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Bayes’ Theorem of Probability

We can revise probabilities when new or additional information is supplied by a random experiment or past records. The revision of old (given) probabilities in the light of additional information is of immense help to business and management executives in arriving at a valid decision in the face of uncertainties. The procedure for revising probabilities due to a specific cause is known as Bayes’ theorem and it was originally developed by Rev. Thomas Bayes. It gives a probability law relating a posteriori probability to a priori probability. Bayes’ theorem formula is actually of great help if we want to calculate the conditional probability.

What is a Conditional Probability?

Sometimes an event or an outcome occurs on the basis of previous occurrences of events or outcomes, this is known as conditional probability. We can calculate the conditional probability if we multiply the probability of the preceding event by the updated probability of the succeeding, or conditional, event.

Bayes Theorem Examples

Given below are a few Bayes theorem examples that will help you to solve problems easily. For more practice, you can also go through a lot of Bayes theorem examples present on the internet.

Example 1) Three identical boxes contain red and white balls. The first box contains 3 red and 2 white balls, the second box has 4 red and 5 white balls, and the third box has 2 red and 4 white balls. A box is chosen very randomly and a ball is drawn from it. If the ball that is drawn out is red, what will be the probability that the second box is chosen?

Solution 1) Let A1, A2, and A3 represent the events of choosing the first, second, and third box respectively, and let X be the event of drawing a red ball from the chosen box.

Then we are to find the value of P(A2/X)

Since the boxes are identical, hence

P(A1) = P(A2) = P(A3) 1/3

Again, by the problem

P(X/A1) = 3/3+2 = 3/5; P(X/A2) = 4/4+5 = 4/9; and P(X/A3) = 2/2+4 = ⅓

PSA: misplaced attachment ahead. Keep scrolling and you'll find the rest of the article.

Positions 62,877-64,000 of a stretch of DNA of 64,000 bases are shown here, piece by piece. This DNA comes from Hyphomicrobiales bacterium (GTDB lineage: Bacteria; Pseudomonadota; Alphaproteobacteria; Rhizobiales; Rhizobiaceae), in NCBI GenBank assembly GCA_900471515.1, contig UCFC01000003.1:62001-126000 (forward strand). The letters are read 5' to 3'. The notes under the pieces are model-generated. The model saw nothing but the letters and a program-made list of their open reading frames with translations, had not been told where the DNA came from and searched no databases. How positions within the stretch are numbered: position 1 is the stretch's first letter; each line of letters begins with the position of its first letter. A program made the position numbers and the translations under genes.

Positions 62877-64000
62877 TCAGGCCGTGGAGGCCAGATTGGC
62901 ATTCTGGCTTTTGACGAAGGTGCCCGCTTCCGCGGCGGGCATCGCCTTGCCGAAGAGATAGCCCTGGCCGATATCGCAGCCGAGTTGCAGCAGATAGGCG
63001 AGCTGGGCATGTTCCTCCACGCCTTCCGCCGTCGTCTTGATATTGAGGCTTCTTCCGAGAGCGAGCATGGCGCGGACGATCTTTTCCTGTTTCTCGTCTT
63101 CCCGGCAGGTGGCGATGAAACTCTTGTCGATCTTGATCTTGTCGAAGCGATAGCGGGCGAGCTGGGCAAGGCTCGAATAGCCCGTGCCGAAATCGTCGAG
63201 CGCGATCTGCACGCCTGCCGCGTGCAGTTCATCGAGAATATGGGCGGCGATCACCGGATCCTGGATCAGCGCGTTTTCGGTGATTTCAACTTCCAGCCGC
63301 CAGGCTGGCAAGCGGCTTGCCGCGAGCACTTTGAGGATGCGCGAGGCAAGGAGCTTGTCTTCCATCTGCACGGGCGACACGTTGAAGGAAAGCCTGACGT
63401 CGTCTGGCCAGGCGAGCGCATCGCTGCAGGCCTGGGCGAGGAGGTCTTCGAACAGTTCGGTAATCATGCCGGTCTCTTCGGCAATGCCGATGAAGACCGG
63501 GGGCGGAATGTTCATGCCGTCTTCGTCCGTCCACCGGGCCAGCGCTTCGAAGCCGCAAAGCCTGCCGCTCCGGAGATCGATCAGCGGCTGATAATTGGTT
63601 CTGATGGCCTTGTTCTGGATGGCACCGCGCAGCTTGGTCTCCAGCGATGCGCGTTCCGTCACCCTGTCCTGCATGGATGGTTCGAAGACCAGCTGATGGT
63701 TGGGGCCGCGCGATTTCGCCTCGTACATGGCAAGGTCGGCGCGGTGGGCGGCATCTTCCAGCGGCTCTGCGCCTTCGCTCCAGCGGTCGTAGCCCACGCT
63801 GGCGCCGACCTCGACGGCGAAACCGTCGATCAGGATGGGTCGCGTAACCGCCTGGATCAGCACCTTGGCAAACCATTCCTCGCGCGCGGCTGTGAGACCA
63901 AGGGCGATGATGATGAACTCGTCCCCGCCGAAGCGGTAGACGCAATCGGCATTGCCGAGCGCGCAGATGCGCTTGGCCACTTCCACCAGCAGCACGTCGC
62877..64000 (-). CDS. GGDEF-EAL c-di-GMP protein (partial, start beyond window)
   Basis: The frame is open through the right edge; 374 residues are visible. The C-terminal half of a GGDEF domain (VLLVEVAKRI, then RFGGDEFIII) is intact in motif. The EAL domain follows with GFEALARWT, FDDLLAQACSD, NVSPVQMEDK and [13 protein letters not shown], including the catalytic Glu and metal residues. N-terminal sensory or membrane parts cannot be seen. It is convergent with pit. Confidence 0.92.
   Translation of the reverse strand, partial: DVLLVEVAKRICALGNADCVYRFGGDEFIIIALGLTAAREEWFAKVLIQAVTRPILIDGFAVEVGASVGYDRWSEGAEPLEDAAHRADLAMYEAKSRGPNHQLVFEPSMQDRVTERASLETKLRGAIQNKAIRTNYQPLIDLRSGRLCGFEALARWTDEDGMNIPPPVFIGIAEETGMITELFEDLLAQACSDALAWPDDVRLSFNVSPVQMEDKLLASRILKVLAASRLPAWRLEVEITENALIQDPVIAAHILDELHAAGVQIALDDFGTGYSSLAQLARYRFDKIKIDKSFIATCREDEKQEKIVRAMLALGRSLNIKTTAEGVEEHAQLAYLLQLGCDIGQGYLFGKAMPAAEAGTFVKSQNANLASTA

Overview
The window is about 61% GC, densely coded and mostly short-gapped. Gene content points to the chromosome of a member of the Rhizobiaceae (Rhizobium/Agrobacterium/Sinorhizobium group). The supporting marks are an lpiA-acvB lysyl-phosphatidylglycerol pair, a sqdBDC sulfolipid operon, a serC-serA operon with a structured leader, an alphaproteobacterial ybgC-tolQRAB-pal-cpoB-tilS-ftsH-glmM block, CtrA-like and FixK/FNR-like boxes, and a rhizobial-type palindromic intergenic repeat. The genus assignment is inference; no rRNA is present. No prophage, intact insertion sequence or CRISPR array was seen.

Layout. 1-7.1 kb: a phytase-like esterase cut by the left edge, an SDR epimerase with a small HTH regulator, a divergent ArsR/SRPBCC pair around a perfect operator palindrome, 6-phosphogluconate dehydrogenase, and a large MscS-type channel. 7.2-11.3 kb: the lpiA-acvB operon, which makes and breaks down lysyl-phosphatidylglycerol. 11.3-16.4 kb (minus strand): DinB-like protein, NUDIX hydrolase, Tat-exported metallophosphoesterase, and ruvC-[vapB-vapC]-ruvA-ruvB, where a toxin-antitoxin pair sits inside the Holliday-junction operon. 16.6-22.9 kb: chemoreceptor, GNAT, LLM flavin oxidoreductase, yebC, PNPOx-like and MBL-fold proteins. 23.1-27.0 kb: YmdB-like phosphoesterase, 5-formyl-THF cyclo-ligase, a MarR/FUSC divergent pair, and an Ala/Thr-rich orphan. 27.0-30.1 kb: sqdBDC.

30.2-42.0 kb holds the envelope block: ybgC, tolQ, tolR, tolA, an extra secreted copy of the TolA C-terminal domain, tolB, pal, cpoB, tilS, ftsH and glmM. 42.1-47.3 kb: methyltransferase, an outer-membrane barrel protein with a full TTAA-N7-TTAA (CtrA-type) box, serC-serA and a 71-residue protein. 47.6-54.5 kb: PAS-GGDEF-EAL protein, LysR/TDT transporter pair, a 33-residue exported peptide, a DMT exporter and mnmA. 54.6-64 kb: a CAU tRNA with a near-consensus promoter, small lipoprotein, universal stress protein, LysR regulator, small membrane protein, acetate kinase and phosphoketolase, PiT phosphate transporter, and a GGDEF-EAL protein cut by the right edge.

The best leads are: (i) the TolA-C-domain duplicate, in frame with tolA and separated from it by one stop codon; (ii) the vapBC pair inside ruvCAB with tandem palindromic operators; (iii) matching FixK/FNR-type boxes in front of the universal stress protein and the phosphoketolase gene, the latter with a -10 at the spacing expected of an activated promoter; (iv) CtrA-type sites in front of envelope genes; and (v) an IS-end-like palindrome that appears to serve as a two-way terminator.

Now, the event X occurs if one of the mutually exclusive and exhaustive events A1, A2, and A3 occurs. Therefore, using Bayes’ theorem formula we get,

P(\[\frac{A2}{X}\]) = \[\frac{P(A2).P(\frac{X}{A2})}{P(A1).P(\frac{X}{A1})+P(A2).P(\frac{X}{A2})+P(A3).P(\frac{X}{A3})}\]

=\[\frac{\frac{1}{3}.\frac{4}{9}}{\frac{1}{3}.\frac{3}{5}+\frac{1}{3}.\frac{4}{9}+\frac{1}{3}.\frac{1}{3}}\] = \[\frac{\frac{4}{9}}{\frac{62}{45}}\] = \[\frac{4}{9}\] x \[\frac{45}{62}\] = \[\frac{10}{31}\]

Example 2) Two urns contain respectively 2 red, 3 white, and 3 red, 5 white balls. One ball is drawn at random from the first urn and transferred into the second one. A ball is then drawn from the second urn and it turns out that the ball is red. What will be the probability that the transferred ball was white?

Solution 2) Let A1 and A2 denote the events that the transferred ball from the first urn to the second is white and red respectively. Then,

P(A1) = 3/3+2 = 3/2 and P(A2) = 2/3+2 = 2/5

Again, let X denote the event of drawing a red ball from the second urn after the occurrence of A1 or A2. then we are to find the value of P(A1/X).

Clearly, P(X/A1) = 3/3+5+1 = 3/9 = ⅓ and P(X/A2) = 3+⅓+5+1 = 4/9

Now the event X occurs if any of the mutually exclusive and exhaustive events A1 and A2 occurs. Therefore, using the Bayes' theorem formula we get,